indefenseofart:

Art History remixed— Cuban-American artist Cesar Santos’s painting series, “syncretism” mixes iconic work by masters from Renaissance to Modernism: including works in the style of De Kooning, van Gogh, Goya, Michelangelo, Rothko and more.


Phenomenal! indefenseofart:

Art History remixed— Cuban-American artist Cesar Santos’s painting series, “syncretism” mixes iconic work by masters from Renaissance to Modernism: including works in the style of De Kooning, van Gogh, Goya, Michelangelo, Rothko and more.


Phenomenal! indefenseofart:

Art History remixed— Cuban-American artist Cesar Santos’s painting series, “syncretism” mixes iconic work by masters from Renaissance to Modernism: including works in the style of De Kooning, van Gogh, Goya, Michelangelo, Rothko and more.


Phenomenal! indefenseofart:

Art History remixed— Cuban-American artist Cesar Santos’s painting series, “syncretism” mixes iconic work by masters from Renaissance to Modernism: including works in the style of De Kooning, van Gogh, Goya, Michelangelo, Rothko and more.


Phenomenal! indefenseofart:

Art History remixed— Cuban-American artist Cesar Santos’s painting series, “syncretism” mixes iconic work by masters from Renaissance to Modernism: including works in the style of De Kooning, van Gogh, Goya, Michelangelo, Rothko and more.


Phenomenal!

indefenseofart:

Art History remixed— Cuban-American artist Cesar Santos’s painting series, “syncretism” mixes iconic work by masters from Renaissance to Modernism: including works in the style of De Kooning, van Gogh, Goya, Michelangelo, Rothko and more.

Phenomenal!

Six Versions of Blood Meridianhttp://www.shawncheng.com/bloodmeridian/
John Mejias • October 8, 2008

Blood Meridian is not a novel for the faint of heart, or those with a limited lexicon. Even for a well-read, native English speaker, McCarthy’s language is at times an awe-inspiring argot, in which paragraph after paragraph flow through the reader’s mind with the rhythm and phonetic sounding-out of a bizarro-world Jabberwocky, by way of Dante’s Inferno. Foreign languages intrude without translation, and many words are devoted to describing the flora, fauna, and geological features of the American southwest.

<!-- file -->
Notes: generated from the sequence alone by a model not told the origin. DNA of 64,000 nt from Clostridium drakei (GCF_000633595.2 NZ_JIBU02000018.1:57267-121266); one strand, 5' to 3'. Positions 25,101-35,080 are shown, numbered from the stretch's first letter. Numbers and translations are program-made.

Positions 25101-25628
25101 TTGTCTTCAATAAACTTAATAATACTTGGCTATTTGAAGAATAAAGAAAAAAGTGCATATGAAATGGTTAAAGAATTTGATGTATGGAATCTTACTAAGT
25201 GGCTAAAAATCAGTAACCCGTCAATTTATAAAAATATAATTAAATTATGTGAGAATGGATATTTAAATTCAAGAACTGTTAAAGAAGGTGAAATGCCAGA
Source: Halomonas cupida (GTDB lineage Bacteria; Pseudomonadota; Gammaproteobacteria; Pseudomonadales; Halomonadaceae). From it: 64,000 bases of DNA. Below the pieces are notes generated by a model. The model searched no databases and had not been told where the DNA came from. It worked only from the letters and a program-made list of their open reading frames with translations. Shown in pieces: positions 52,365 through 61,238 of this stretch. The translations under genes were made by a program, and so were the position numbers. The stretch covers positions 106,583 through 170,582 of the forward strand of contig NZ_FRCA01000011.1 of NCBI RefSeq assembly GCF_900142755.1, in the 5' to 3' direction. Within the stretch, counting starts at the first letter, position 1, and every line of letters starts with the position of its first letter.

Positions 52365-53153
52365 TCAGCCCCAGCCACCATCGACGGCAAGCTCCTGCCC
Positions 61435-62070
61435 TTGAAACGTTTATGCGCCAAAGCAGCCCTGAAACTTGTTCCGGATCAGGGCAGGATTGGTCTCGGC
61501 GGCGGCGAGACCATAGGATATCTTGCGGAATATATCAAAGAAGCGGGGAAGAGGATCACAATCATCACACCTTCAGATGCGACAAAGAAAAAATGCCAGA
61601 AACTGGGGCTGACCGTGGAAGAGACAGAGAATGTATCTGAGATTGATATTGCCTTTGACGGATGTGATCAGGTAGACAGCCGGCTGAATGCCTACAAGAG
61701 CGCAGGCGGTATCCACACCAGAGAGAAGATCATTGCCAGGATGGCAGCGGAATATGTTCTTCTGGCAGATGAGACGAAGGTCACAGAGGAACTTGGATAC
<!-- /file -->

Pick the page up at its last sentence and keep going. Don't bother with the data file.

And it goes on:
I would caution against reaching for the dictionary at every parsing error; it will tire your arm and you will tire of the book. Instead, go with the flow, and as the unintelligible words reappear throughout the text, you will begin to tease out the definitions using the context. Blood Meridian is a difficult, vexing, and boundlessly rewarding struggle to the peak of a literary Everest. Six Versions of Blood Meridianhttp://www.shawncheng.com/bloodmeridian/
John Mejias • October 8, 2008

Blood Meridian is not a novel for the faint of heart, or those with a limited lexicon. Even for a well-read, native English speaker, McCarthy’s language is at times an awe-inspiring argot, in which paragraph after paragraph flow through the reader’s mind with the rhythm and phonetic sounding-out of a bizarro-world Jabberwocky, by way of Dante’s Inferno. Foreign languages intrude without translation, and many words are devoted to describing the flora, fauna, and geological features of the American southwest.

I would caution against reaching for the dictionary at every parsing error; it will tire your arm and you will tire of the book. Instead, go with the flow, and as the unintelligible words reappear throughout the text, you will begin to tease out the definitions using the context. Blood Meridian is a difficult, vexing, and boundlessly rewarding struggle to the peak of a literary Everest. Six Versions of Blood Meridianhttp://www.shawncheng.com/bloodmeridian/
John Mejias • October 8, 2008

Blood Meridian is not a novel for the faint of heart, or those with a limited lexicon. Even for a well-read, native English speaker, McCarthy’s language is at times an awe-inspiring argot, in which paragraph after paragraph flow through the reader’s mind with the rhythm and phonetic sounding-out of a bizarro-world Jabberwocky, by way of Dante’s Inferno. Foreign languages intrude without translation, and many words are devoted to describing the flora, fauna, and geological features of the American southwest.

I would caution against reaching for the dictionary at every parsing error; it will tire your arm and you will tire of the book. Instead, go with the flow, and as the unintelligible words reappear throughout the text, you will begin to tease out the definitions using the context. Blood Meridian is a difficult, vexing, and boundlessly rewarding struggle to the peak of a literary Everest.

Six Versions of Blood Meridian
http://www.shawncheng.com/bloodmeridian/